Hillary Clinton is the best thing that could have ever happened to the Republican Party. No one has been more critical of President Donald J. Trump over the past year than I, but when I criticize Trump, I don’t come off like a sore loser who lost the most winnable election since Lyndon B. Johnson versus Barry Goldwater in the 1964 U.S. presidential election.

If anything could turn me into a Republican, it would be the Democratic Party.

From the moment Clinton wandered back out of the woods of upstate New York in late January, it became clear that she lacks the basic skills of introspection with which all other human beings were endowed at birth. The woman has blamed her 2016 loss on former FBI Director James Comey, sexism, Russia, Sen. Bernie Sanders (I-Vt.), WikiLeaks, fake news, Facebook, news networks, campaign financiers, suburban women, white women, boyfriends, male bosses, fathers … everything up to and including “content farms in Macedonia.” “I take responsibility,” she said confidently, “for every decision I made, but that’s not why I lost.”

Perhaps — and I’m just spitballing here — Clinton lost because of her lackluster, negative campaign; perhaps it was her lucrative 2013 speeches to Goldman Sachs executives; perhaps it was the well-established fact that every word of her speeches was filtered through multiple focus groups.

And perhaps it was not the virile, brutish boyfriends, bosses or fathers that cost her the election; perhaps it was not invertebrate women who couldn’t think for themselves; perhaps it was not her two X chromosomes.

And yet, Clinton is still the face of the Democratic Party. She is still the subject of nightly news. She is still a leader to many Democrats. I find it an apt time for liberals to ask, should we not shed this skin for the fresh faces of Sen. Cory Booker (D-N.J.), Sen. Al Franken (D-Minn.) and Sen. Kamala Harris (D.-Calif.)?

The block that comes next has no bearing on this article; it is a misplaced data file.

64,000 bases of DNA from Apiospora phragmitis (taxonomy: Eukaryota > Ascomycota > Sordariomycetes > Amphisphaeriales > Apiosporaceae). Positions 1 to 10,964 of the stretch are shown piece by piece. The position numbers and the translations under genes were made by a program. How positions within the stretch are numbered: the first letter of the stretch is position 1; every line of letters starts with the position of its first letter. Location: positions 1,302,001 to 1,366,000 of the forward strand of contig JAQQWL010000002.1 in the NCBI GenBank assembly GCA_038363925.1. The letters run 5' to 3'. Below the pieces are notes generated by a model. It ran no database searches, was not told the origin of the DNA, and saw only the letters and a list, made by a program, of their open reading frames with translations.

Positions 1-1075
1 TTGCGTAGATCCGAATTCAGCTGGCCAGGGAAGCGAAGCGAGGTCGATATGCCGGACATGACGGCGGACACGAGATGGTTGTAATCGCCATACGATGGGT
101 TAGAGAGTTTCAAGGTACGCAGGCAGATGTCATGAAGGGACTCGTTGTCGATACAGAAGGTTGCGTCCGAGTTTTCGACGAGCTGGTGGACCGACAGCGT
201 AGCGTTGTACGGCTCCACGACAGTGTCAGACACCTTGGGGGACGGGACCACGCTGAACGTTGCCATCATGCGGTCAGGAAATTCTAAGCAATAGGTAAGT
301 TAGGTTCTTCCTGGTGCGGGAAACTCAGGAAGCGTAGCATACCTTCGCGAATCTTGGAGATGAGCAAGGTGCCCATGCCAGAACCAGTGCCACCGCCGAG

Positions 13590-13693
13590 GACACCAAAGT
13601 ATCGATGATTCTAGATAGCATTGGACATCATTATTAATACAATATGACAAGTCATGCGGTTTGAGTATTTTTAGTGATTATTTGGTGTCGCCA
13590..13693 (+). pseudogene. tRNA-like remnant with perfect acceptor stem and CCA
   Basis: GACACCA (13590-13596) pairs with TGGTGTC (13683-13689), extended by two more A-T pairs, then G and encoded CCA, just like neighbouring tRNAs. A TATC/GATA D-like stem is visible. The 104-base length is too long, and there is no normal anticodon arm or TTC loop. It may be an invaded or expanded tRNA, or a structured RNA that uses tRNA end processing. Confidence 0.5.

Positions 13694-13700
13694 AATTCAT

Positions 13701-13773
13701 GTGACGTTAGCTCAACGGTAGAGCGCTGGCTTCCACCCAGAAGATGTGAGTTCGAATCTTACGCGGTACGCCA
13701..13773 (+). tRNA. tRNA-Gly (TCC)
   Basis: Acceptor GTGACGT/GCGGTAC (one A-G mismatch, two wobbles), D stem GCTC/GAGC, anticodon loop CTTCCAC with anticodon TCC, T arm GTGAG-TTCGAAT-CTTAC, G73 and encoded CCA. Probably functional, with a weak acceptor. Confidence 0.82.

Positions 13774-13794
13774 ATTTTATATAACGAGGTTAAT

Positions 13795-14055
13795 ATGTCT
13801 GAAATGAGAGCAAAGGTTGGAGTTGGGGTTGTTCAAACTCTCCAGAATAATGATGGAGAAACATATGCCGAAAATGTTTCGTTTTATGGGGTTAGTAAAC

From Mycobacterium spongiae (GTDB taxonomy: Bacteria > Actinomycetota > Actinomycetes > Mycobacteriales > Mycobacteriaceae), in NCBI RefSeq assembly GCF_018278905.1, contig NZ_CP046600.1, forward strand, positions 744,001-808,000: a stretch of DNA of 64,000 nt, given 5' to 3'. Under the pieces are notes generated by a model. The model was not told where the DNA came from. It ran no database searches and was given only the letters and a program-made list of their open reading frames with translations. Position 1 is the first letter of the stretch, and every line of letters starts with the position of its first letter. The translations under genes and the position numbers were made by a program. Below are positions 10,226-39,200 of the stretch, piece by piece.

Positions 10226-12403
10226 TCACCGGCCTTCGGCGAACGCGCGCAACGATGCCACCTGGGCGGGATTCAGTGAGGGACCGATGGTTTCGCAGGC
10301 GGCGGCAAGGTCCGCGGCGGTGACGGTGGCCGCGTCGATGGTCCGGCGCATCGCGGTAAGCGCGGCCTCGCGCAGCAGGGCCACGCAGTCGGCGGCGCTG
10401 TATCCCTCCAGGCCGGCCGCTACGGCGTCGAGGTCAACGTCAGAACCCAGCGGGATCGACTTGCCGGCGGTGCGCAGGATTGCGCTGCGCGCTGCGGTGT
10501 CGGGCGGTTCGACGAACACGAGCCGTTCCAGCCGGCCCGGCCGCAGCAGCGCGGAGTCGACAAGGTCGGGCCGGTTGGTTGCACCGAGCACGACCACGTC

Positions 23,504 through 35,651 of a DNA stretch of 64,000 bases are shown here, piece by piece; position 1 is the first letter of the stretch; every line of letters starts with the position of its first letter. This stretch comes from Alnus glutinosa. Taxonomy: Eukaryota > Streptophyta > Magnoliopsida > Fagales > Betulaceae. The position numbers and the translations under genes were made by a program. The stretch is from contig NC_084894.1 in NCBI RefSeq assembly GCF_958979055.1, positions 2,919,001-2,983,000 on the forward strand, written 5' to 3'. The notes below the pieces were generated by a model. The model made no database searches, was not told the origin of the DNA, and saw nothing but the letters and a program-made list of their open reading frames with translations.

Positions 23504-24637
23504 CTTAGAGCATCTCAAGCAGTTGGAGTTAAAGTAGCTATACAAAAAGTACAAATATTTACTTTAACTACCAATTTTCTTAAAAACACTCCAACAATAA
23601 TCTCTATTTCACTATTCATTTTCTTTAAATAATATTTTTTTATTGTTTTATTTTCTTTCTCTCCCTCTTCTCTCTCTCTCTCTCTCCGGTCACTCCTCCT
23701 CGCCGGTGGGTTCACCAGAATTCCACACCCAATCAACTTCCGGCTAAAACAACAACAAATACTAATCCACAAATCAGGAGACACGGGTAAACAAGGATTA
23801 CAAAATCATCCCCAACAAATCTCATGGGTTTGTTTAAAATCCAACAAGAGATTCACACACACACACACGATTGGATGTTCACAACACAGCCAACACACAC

For those unclear of my position, let me reveal it: Clinton was eons more qualified than Trump. Nevertheless, the people made their voices heard last November. Enough of Clinton, they said. As much as I wish her address were 1600 Pennsylvania Ave., it isn’t. The voters who mattered most in 2016 — rust-belt laborers of Michigan, Wisconsin, Ohio and Pennsylvania — made their voices clear. And so, as long as Clinton remains at the forefront of the Democrats, she imperils the whole party of losing yet again.

I say none of this to criticize the accomplishments of Clinton. I am not exercising my speech to malign how she has acted in her capacity as an individual or as a public servant. But I say it to address an unfortunate truth: She is actively damaging the prospect of a prosperous future for the Democratic Party.

Clinton recently announced that she intends to involve herself with the midterm elections. But I think to myself, who will sign up for this service? Will Sen. Sherrod Brown (D-Ohio) tour the Buckeye state with Clinton at his hip? Will she and Sen. Tammy Baldwin (D-Wis.) hike from Milwaukee to Lake Superior hand in hand?

I’m sure that some of the readers who have made it this far have grown more irate by my misogyny line by line. Frequently, when someone makes an argument like mine, a dissenter argues back that if Clinton were a man, no one would be telling her to keep quiet after such a magnificent loss. After all, they say, no one told Sen. John McCain (R-Ariz.) to quiet down during his boisterous post-2008 tenure in the U.S. Senate. Nor did anyone tell former Secretary of State John Kerry or former Vice President Al Gore.

But McCain and Kerry were senators who still had active hands in policymaking. Gore, though he promoted sharp, often lethal criticisms of former President George W. Bush and his folly in Iraq, only came out of the woodwork for brief periods of time. He didn’t write a book and go on a nationwide tour denouncing Bush at every stop along the way. Instead, he made a documentary about a highly specific issue that mattered to him. And when was the last time anyone has even heard the name Mitt Romney?

Clinton is not a senator; she is not a governor; she does not hold any official role in the government of any part of this country, large or small. As unfortunate as that fact may or may not be, it is a fact nonetheless. The longer Clinton stays in the public eye, the worse Democrats will fare with the same moderates who were turned off by her inauthenticity a year ago and the uneducated Republicans who fell into her infamous “basket of deplorables.”

Grant Osborn is a College junior from Springfield, Ohio.